When the chips are down, we expect our extended family (parents, adult siblings, aunts, uncles and cousins) to be there for us. Sometimes they are, but sometimes they aren’t.
Where we hope to find support, instead we find empty phrases, or criticism, or denial, or worse, nothing at all. Instead of helping us cope, their responses make things harder. Comments and actions that would bounce off coming from a stranger cut to the heart because the source is a family member.
The unhelpful ways extended families may respond to neuromuscular disease include:
People may assume family members behave insensitively because they don’t care, but that’s rarely the case. Usually other factors are at play, including:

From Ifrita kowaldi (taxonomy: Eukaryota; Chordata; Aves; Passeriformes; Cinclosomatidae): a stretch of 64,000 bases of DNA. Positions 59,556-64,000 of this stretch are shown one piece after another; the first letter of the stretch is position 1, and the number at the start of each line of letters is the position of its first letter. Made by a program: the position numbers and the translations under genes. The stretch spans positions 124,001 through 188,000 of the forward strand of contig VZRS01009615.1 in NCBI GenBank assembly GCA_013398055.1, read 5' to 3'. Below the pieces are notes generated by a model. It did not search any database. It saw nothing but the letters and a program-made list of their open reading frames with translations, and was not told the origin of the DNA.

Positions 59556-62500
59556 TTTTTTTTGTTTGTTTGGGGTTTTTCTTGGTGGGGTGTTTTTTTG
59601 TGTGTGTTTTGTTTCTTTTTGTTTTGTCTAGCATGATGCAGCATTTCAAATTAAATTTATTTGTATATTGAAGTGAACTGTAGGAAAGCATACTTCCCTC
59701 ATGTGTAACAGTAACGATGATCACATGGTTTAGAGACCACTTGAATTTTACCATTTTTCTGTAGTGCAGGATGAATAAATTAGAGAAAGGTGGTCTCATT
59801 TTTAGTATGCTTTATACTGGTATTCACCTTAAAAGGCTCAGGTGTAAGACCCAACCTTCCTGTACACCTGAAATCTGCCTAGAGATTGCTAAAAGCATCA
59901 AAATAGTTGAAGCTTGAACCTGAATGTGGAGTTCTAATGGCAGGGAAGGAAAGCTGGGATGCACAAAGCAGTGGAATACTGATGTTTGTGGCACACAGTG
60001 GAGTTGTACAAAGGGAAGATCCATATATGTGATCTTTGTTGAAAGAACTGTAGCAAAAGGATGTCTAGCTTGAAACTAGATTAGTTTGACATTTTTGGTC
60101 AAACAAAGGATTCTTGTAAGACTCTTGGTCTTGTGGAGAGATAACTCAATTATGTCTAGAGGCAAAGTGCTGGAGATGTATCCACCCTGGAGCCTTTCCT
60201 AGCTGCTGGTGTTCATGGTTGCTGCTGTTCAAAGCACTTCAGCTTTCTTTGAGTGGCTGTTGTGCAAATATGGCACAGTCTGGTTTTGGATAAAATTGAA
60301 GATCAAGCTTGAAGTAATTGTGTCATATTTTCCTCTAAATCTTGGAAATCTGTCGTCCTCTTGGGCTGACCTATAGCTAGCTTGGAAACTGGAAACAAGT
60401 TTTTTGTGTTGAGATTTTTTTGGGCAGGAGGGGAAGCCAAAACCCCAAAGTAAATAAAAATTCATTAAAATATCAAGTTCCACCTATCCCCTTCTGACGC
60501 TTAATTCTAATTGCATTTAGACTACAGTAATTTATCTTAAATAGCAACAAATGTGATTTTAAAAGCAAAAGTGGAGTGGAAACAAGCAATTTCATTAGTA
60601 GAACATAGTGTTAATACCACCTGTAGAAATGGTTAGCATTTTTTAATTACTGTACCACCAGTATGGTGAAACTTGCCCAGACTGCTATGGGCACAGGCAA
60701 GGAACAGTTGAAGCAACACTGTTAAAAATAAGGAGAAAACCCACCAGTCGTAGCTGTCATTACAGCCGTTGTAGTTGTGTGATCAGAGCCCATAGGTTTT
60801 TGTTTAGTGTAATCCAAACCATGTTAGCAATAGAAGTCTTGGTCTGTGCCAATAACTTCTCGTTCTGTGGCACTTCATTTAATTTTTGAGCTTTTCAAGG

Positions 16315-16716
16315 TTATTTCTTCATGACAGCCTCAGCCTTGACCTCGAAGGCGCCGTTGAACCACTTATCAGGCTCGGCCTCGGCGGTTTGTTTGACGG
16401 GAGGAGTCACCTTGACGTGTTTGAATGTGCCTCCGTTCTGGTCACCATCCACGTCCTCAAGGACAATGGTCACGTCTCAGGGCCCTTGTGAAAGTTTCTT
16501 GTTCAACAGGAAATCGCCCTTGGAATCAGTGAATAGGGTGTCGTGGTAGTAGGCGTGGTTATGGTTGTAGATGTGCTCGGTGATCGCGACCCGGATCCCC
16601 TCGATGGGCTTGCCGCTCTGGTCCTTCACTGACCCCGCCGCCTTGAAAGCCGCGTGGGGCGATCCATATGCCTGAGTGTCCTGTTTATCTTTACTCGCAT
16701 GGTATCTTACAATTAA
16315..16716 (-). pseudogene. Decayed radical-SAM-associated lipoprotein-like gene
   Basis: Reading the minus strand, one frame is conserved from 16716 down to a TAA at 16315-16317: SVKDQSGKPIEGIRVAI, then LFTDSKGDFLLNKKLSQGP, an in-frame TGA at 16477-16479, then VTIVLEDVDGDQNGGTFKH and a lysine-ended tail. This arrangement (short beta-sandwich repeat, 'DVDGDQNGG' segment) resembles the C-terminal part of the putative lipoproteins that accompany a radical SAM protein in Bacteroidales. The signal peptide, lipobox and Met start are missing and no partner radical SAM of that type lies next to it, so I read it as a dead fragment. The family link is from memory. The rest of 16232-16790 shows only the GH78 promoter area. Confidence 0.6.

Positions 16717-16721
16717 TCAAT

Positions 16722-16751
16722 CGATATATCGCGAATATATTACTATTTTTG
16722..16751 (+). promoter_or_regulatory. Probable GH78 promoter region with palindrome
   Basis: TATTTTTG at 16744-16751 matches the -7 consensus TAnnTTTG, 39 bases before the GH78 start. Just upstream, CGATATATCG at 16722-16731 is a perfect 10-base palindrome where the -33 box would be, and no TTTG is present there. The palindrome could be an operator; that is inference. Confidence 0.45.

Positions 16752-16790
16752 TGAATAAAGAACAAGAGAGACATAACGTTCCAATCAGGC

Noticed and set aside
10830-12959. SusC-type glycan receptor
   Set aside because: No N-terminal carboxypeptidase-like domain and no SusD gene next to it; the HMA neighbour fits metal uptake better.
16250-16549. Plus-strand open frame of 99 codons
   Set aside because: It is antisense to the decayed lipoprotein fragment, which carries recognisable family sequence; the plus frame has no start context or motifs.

Some tried-and-true solutions include:
Encourage loved ones to be upbeat and focus on the positive, and to treat your child as normally as possible. Educate family members about how to act around someone with a disability, by helping them get to know your child better.
Try to focus on the person’s intention, rather than the words. If you have the energy to educate them, then go for it. But don’t feel as if you have to fight every battle.
Adapted from When Family Doesn’t Understand, Quest, April 2002, ©2002, Muscular Dystrophy Association
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